Movie Review: Sajid Khan returns after the success of Heyy Baby, a spilt milkfood and soiled diaper soiree that did manage to tickle your funny bone with its infant histrionics. With Housefull, he doesn't stray much and tries to create a similar riot of hilarious episodes, centred around two couples - Akshay Kumar-Deepika Padukone and Riteish Deshmukh-Lara Dutta. Trouble lies not so much with the couples as with their relatives: Lara's estranged Pappa, Boman Irani and Deepika's angry brother, Arjun Rampal. Can the boys manage to win their beloved's parivar walas? Not an easy task, specially when both are losers of sorts and don't have the mandatory big house, big money, big lifestyle.
The film begins on a funny note, with Akshay trying to seek refuge from his bad luck by moving in with his best buddy, Riteish and his wife, Lara. A vacuum cleaner turned awry and a tryst with a tame tiger on the sofa are some of the spoofs that showcase Akshay Kumar in his quintessential comic act: deadpan humour by the I'm-just-a-simpleton hero. You do settle down for some fun and games, but sadly, the film peters off into a not-so-funny middle with Akshay serenading Jiah Khan and the viewer having to endure a prolonged Chunky Pandey cameo as Aakhri Pasta, an Italian hotelier who actually makes you want to howl than laugh. Thankfully, he is bundled off, but the muddlesome middle has already taken its toll on the film by putting the brakes on comedy. The second half picks up again as the foursome rent a house and the relatives - Boman and Arjun - arrive. The game of subterfuge and mistaken identities begins with Akshay reluctantly pitching in as Lara's husband and Deepika's boyfriend and trying his goofy best to win over both Boman and Arjun.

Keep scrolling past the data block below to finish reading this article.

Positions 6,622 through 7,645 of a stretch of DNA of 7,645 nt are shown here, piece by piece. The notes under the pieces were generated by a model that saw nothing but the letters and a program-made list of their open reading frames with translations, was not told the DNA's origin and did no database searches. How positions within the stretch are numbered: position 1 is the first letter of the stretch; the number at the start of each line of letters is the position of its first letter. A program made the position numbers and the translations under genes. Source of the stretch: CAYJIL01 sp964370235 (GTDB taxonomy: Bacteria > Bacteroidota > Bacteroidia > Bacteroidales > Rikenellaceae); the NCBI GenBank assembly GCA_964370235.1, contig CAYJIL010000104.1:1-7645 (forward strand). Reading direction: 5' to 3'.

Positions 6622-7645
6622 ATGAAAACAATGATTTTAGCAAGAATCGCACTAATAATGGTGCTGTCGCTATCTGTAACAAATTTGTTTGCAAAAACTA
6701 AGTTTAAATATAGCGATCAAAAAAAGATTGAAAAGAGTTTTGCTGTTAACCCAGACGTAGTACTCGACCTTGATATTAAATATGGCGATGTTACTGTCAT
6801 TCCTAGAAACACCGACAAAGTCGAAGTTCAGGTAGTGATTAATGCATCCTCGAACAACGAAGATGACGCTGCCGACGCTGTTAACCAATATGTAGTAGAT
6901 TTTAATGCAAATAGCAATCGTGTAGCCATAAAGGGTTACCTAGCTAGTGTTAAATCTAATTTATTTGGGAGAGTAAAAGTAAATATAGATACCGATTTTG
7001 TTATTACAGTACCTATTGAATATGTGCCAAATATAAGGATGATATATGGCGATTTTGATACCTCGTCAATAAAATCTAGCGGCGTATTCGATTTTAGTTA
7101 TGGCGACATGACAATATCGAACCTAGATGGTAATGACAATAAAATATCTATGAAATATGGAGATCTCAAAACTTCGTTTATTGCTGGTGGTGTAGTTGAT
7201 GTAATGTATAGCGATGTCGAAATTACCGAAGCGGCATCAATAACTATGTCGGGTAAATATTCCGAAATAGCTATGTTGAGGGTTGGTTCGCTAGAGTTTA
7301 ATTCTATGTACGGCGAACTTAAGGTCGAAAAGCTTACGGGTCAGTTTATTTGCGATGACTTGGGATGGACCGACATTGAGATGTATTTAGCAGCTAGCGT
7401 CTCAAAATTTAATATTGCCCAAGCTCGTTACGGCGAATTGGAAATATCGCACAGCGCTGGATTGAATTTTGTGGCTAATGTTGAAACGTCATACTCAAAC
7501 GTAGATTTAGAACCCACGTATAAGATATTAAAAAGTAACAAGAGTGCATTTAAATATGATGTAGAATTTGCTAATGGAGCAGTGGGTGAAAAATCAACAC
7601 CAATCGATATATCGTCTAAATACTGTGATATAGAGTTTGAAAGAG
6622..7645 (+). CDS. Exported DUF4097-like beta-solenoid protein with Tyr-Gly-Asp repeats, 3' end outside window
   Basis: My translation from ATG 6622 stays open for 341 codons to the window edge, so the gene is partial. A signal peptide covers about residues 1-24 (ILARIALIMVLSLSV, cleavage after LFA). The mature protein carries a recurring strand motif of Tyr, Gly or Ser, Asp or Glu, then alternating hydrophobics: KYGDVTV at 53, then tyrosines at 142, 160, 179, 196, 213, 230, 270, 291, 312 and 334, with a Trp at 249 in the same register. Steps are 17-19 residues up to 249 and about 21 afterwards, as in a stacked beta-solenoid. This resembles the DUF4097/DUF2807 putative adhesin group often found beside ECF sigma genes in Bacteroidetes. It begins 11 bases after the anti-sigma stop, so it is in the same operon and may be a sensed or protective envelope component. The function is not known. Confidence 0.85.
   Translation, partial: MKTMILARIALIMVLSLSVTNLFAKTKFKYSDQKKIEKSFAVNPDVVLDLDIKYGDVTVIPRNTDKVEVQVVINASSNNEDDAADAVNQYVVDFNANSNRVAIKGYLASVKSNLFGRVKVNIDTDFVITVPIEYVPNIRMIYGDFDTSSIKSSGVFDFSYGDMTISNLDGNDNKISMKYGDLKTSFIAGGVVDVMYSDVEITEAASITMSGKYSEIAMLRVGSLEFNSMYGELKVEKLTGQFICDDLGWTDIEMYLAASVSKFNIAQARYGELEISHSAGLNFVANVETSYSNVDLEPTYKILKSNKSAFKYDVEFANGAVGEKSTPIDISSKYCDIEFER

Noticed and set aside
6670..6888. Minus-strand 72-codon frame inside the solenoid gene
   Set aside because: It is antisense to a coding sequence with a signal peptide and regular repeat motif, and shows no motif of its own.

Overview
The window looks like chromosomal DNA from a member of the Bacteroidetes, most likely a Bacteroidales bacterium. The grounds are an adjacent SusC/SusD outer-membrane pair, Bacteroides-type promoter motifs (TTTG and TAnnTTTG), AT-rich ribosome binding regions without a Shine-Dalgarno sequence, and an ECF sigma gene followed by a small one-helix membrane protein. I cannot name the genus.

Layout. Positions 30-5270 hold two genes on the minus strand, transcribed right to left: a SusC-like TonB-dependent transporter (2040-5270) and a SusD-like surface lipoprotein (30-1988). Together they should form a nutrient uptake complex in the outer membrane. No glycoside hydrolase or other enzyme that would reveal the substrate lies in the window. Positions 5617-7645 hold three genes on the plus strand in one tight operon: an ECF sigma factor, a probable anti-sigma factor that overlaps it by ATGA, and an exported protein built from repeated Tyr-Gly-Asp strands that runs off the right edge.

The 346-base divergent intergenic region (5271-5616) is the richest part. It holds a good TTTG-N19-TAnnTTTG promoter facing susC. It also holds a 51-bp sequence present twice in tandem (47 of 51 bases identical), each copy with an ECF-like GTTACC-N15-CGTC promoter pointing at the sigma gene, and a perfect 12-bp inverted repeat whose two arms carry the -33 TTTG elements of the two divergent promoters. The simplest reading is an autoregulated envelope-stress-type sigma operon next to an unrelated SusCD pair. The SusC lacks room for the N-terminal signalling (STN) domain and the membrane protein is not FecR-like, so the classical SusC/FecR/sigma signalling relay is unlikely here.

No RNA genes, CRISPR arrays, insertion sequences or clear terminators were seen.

It's literally slapstick humour, with a lot of slaps flying around between simians and humans, humans and humans. Nevertheless, it makes you laugh, provided you don't go looking for artistry and intelligence. Also, you'll find the usual jokes about homosexuality and Gujarati incredulousness, made famous by Kal Ho Na Ho. Shankar-Ehsaan-Loy's audio track has a few peppy numbers which however do not promise to end up as chartbusters, except Mika's `apni to jaise-taise...' The rest of the songs are good while they last. Period. Akshay Kumar and Riteish Deshmukh share a better chemistry between themselves than they do with the girls. Wish the Boman Irani and Lilette Dubey track had been explored further. It did have great potential.
All said and done, Housefull might not set the summer scorching, but it does create a ripple after a prolonged lull at the multiplexes. Let the summer begin to simmer, then sizzle.
A word about:
Performances: Akshay Kumar never laughs in the film, yet manages to make you laugh with his `loser' act. Riteish and Akshay share a combustible chemistry which is much more than we can say about Akshay and Deepika: quite thanda.
Dialogue: Simple and slapstick.
Story: Revolves around the usual formula of a comedy of errors and mixed-up identities.
Cinematography: Vikas Sivaraman keeps his camera mostly indoors, except when it moves to Italy.
Music: Shankar-Ehsan-Loy do not come up with an inspired track. They just fit the bill, except when they reinvent the popular Laawaris number `aapka kya hoga, janab-e-wali'.